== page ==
Being a jockey looks pretty easy from the grandstands, right? After all, the horse does all the work, while all the rider really does is hang on tight ... not! If you dream of a career as a jockey, it's not enough to simply be a horse fanatic or possess a need for speed. In fact, humans involved in the horse racing field face the same challenges as any other elite athletes, plus some additional ones that are unique to the jockey profession.
First of all, you gotta stay as light as possible. For top riders, this generally means hovering close to 116 pounds or so, and eating just enough to maintain your energy while staying within 3 to 7 percent body fat for men, and 8 to 12 percent for women. Given that the average U.S. man has around 18 percent body fat, with 25 percent for the average woman, it's no surprise that eating disorders and the use of diuretics run rampant among jockeys. And then, of course, there are the injuries. With a large group of riders and thousand-pound animals speeding along at 40 mph or so and all vying for the lead, it's no wonder that jockeys get hurt so frequently, and a surprising number are left paralyzed by falls and collisions.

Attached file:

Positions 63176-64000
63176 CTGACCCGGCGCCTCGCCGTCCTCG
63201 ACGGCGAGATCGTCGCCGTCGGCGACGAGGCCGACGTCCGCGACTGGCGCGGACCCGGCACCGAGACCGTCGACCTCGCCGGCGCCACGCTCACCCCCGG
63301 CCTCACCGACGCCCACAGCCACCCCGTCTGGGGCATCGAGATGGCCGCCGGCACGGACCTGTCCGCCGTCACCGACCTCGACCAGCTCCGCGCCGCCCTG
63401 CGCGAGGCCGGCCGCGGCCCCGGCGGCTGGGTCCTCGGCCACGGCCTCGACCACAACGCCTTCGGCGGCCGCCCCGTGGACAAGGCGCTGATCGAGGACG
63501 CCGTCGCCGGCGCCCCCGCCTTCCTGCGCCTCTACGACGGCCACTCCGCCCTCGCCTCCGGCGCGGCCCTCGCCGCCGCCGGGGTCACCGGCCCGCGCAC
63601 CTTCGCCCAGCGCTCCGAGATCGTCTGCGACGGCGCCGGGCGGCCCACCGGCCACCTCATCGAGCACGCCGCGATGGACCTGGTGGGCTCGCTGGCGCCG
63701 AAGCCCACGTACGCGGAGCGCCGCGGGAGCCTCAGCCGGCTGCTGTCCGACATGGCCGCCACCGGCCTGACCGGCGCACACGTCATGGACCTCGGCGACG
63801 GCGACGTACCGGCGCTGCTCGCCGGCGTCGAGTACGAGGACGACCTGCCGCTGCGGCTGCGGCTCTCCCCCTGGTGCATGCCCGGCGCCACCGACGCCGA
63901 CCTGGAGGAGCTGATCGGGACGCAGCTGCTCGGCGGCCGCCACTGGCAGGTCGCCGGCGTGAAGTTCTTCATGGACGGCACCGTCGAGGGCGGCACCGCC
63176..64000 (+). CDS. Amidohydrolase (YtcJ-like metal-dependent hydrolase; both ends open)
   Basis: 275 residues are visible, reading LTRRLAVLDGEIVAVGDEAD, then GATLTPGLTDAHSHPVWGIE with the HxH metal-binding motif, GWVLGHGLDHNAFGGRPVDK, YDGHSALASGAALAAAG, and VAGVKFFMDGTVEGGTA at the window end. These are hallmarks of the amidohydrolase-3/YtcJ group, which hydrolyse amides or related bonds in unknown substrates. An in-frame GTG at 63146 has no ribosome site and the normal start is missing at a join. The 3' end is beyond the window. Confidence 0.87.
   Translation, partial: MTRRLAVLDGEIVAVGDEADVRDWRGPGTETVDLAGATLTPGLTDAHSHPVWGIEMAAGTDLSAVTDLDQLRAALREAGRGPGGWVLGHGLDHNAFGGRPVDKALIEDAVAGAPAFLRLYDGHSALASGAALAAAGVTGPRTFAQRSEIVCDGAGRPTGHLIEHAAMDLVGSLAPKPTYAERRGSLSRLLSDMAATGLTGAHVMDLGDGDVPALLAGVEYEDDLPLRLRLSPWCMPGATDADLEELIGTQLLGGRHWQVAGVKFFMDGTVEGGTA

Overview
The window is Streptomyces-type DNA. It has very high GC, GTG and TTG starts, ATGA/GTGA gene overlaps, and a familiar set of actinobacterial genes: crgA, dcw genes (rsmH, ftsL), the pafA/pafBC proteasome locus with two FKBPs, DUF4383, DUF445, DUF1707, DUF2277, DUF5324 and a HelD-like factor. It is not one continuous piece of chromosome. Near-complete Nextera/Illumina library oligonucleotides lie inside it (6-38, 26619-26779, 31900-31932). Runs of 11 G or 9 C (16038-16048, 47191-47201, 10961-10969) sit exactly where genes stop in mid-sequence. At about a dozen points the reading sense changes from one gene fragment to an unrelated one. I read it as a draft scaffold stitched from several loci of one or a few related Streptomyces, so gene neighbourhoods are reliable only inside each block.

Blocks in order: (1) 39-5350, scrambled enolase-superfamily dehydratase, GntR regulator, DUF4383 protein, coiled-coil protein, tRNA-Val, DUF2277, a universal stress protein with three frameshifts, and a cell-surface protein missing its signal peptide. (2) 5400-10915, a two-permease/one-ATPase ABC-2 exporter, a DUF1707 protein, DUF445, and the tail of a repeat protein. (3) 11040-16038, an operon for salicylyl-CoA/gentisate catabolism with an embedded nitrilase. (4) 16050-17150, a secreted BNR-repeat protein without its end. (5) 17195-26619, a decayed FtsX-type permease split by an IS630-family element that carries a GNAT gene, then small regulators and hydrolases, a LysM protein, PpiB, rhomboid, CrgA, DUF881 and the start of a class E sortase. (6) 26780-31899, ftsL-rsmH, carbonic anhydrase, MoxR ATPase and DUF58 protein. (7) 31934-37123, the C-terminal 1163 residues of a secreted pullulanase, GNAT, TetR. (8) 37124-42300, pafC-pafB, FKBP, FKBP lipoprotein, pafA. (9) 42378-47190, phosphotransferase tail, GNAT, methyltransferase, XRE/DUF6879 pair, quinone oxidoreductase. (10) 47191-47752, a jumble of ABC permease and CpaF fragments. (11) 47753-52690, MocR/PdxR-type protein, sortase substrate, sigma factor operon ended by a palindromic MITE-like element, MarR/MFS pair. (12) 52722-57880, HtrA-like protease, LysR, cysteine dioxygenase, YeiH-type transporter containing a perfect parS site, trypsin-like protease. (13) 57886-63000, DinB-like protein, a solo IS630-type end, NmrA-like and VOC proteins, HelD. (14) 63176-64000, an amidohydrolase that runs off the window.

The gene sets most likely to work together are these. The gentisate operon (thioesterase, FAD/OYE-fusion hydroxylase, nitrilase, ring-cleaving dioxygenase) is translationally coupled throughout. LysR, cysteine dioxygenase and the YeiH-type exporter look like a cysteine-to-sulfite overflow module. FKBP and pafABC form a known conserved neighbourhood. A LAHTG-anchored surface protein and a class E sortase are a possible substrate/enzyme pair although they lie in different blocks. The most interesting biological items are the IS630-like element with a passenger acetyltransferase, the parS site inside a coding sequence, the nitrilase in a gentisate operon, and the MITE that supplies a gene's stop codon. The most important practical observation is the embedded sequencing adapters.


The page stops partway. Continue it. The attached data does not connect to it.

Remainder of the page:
Yet for those who excel in the sport, all the sacrifices are worth it for the chance to ride a mighty thoroughbred to glory. Think you can recognize the greatest jockeys in the history of racing? Take our quiz to find out!